Sunday, December 19, 2010
Fanny Price and the Contemplative Life
Chapter 5: Fanny Price and the Contemplative Life
Fanny Price, the heroine of Jane Austen's Mansfield Park, is probably the least liked, and the least understood of all of Jane Austen's heroines. Fanny is more like Elinor Dashwood or Anne Elliot in that she is already virtuous, but she must learn to trust her judgment. Emsley writes, "In this chapter...I argue that she is interesting because her liveliness is in the life of the mind. She is thoughtful, contemplative, and actively engaged in thinking through the situations she confronts in the course of the novel. She is neither dull nor passive. She is temperate, she engages in serious philosophical contemplation, and she may be Jane Austen's strongest heroine."
In the beginning of Mansfield Park we get a glimpse of Fanny as a young girl. Her Aunt Norris sees her education as deficient because she had not learned to recite the facts that Maria and Julia have learned. Jane Austen, however, tell us that it is Maria and Julia who are, "entirely deficient in the less common acquirements of self-knowledge, generosity, and humility." This criticism is also applicable to Mary Crawford. Emsley points out that "self-knowledge is a virtue for all Austen heroines." We are reminded of Elizabeth Bennet- "Till this moment I never knew myself."
Critics of Fanny are on both extremes. Some say she is too submissive, that she gives in too easily. Others say that she is too priggish and hard-headed. She does give into her Mansfield family, making sacrifices for them daily, but in matters of import she does not just roll over. Because she is so obliging, Henry, once he has decided to marry her, counts on her "graces of manner and goodness of heart." Mary tells her brother, "You will have a sweet little wife; all gratitude and devotion." When she does reject Crawford on the basis of his past behavior, everyone is shocked. In making this decision, she is sacrificing the good opinion of those she loves (not to mention sacrificing worldly goods). She exhibits the virtue of fortitude when, like Elizabeth Bennet, she refuses the marriage proposal because she does not believe it to be right. Emsley says, "She may have been docile in the past, easily serving others and never asserting herself, but to speak out, to resist, and to hold fast to her decision is not proof of morally prim and proper behavior, but of strong, independent judgment coming from someone long used to submission."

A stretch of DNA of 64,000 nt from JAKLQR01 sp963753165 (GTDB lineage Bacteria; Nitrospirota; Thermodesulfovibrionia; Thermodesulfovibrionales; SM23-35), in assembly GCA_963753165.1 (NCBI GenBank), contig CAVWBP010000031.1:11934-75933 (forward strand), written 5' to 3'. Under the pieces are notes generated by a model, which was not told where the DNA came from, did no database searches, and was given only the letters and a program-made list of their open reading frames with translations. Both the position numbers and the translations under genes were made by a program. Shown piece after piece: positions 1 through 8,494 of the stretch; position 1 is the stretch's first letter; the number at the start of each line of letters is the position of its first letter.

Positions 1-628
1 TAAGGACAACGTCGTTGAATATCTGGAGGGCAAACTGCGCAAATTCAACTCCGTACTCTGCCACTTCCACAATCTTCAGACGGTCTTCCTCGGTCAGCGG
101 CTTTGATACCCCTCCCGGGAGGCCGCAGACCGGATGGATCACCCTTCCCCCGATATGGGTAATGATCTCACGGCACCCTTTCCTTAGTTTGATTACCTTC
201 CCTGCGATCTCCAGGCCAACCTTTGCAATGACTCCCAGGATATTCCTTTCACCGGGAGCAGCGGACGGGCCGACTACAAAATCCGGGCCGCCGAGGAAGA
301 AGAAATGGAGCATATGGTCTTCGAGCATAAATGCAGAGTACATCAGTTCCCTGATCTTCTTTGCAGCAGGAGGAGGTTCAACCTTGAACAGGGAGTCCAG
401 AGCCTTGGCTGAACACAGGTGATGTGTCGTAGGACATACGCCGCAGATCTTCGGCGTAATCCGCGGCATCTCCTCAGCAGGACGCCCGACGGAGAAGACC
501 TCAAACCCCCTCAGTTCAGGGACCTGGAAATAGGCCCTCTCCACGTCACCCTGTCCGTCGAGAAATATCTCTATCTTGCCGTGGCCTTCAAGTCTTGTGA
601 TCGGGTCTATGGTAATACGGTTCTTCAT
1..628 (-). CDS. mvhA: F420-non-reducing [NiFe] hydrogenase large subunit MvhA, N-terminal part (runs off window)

Fanny is aware of the workings of her mind and heart in a way that few others are. Even Edmund does not realize this to be the case. When Fanny tells him, "I am afraid we think too differently, for me to find any relief in talking of what I feel," he responds, "Do you suppose we think differently? I have no idea of it." Edmund is used to Fanny and he always agreeing as they had used to, but his blindness to Mary Crawford's failings makes this impossible. Later he will realize that Fanny's opinion was the right one, and that he was not in love with Mary but "the creature of my own imagination."
When Crawford flatteringly tells Fanny "Your judgment is my rule of right," she exclaims, "Oh, no!- do not say so. We have all a better guide in ourselves, if we would attend to it, than any other person can be." Emsley suggests that, " Of all of Jane Austen's heroines, she is the one who reaches philosophical wisdom."
Edmund (and others) think perhaps that Fanny has refused Crawford because she "could tolerate nothing that she was not used to...habit has the most power...and novelty the least." But this is shown in several instances to not always be case. One example of her finding pleasure in something new is the trip to Southerton which she enjoys very much. Jane Austen shows Fanny as one who is not stagnate, but growing. Fanny's plants and books, both representing growth and development, are mentioned several times throughout the novel. Fanny values the seasons, the changes outdoors, "the growth of the laurels and evergreens."
Fanny is used to knowing her own heart, unlike Crawford who is not "in the habit of examining his own motives and of reflecting to what the indulgence of his idle vanity was tending." Emsley states, "The distinction between good and bad habits depends on one's definition of comfort...The definition of comfort is important because peace is moral comfort, whereas ease is only the avoidance of irritation."
Fanny does not, suggests Emsley, only consider what is best for herself, but what is best universally. "Part of Fanny's wisdom involves not just the strength of her own mind and the rightness of her own judgment but also the ways in which she thinks in the context of tradition and authority...Fanny Price is Jane Austen's contemplative heroine. She is virtuous and wise, and she knows how to be temperate."
Jane Austen tells us of Edmund and Fanny at the end of Mansfield Park, "With so much true merit and true love, and no want of fortune or friends, the happiness, of the married cousins must appear as secure as earthly happiness can be.- Equally formed for domestic life, and attached to country pleasures, their home was the home of affection and comfort..."
These thoughts are taken from the fifth chapter (entitled, Fanny Price and the Contemplative Life) of Sarah Baxter Emsley's book, Jane Austen's Philosophy of the Virtues. Next up, Chapter 6: Learning the Art of Charity in Emma